JOURNALISTS and student leaders criticized the UST Office for Student Affairs (OSA) for censoring a social media post by TomasinoWeb that showed College of Information and Computing Sciences (CICS) students entering a 7-Eleven store on campus.

The OSA has drawn flak after instructing the online student media organization to take down its photo of CICS students in their “Type B” uniforms entering the convenience store, after it supposedly caused “public ridicule.”

The photo was an attempt to inject some humor into the start of the “Type B season,” when Thomasians switch to collared college shirts and short pants from their regular uniforms to help beat the heat of the hot weather. The CICS Type B uniform looks similar to those of 7-Eleven store employees.

The OSA’s attempt to quell potential embarrassment backfired as its decision thrust itself and the University into the spotlight of public scrutiny, causing journalists, students and alumni to unite in condemning its handling of the situation.

The National Union of Journalists of the Philippines (NUJP) said the photo was “harmless” and criticized OSA’s takedown order as a violation of press freedom and independence.

“Any imposed takedown, especially over an imagined slight and not because of factual or ethical lapse, erodes press freedom and the independence of the press,” the NUJP said. 

“The UST administration’s reaction to a harmless photograph exposes its elitist stance. The Catholic school should instead uphold the dignity of work and honor the workers’ contributions to the Philippine society.”

The student society of the UST Journalism School, the oldest journalism program in the country, described OSA’s directive as reminiscent of “bygone eras of colonial rule and martial law repression.”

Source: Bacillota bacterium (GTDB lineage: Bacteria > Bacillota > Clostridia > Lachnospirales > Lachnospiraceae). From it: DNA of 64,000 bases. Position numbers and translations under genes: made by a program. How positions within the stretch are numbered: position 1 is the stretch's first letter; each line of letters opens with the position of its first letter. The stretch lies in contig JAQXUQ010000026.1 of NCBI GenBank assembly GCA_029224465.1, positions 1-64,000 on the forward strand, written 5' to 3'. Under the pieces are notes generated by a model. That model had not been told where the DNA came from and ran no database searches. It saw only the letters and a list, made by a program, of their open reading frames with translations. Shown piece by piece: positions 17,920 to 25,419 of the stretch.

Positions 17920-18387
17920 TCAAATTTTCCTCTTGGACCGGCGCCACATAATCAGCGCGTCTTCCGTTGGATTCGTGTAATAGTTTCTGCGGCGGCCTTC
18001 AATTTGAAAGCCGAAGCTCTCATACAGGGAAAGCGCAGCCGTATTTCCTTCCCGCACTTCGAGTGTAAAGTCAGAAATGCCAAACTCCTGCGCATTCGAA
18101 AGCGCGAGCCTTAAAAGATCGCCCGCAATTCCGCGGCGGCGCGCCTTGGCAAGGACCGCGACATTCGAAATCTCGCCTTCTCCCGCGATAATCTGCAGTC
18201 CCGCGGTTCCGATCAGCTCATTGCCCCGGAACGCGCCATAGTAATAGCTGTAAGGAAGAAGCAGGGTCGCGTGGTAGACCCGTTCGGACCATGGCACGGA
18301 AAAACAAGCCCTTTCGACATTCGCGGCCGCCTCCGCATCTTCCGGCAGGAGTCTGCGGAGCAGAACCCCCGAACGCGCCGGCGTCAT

“The censorship of student journalists is a throwback to bygone eras of colonial rule and martial law repression and has no place in UST,” the UST Journalism Society said.

Members of the Executive Board of the Central Student Council (CSC), which has the OSA director, Asst. Prof. Maria Cecilia Tio Cuison, as its de facto adviser, slammed the UST office for its “hasty act of censorship,” which they said was “not an isolated incident.”

The six CSC Executive Board officers posted a statement on their personal X (formerly Twitter) accounts on Feb. 19, which did not bear the council’s logos.

Three days after the photo was removed from social media, TomasinoWeb adviser Leo Laparan II resigned from his post. The organization subsequently put its social media operations on hold, pending the appointment of a new adviser. 

Laparan, a desk editor at The Philippine Star, told the Varsitarian that the takedown was an insult to him as a journalist and a form of censorship by the OSA.

“For self-preservation ‘yung ginawa ko–to keep my dignity and pride as a journalist na natapakan, I decided to resign…I don’t want to work in a setting like that,” he said. 

UST journalism student Jeann Miranda, the national chairperson of Anakbayan, criticized the OSA for treating TomasinoWeb as part of a “PR machinery.” 

Miranda was among the student activists who assembled outside the P. Noval gate on Monday to protest the OSA directive.

“[The] OSA does not prioritize the student body but the school’s image […] OSA is the enemy of academic freedom. They want to make us robots, only obeying, never resisting,” she said.

The Varsitarian has reached out to the OSA for comments about the controversy multiple times but has yet to receive a response as of writing. 


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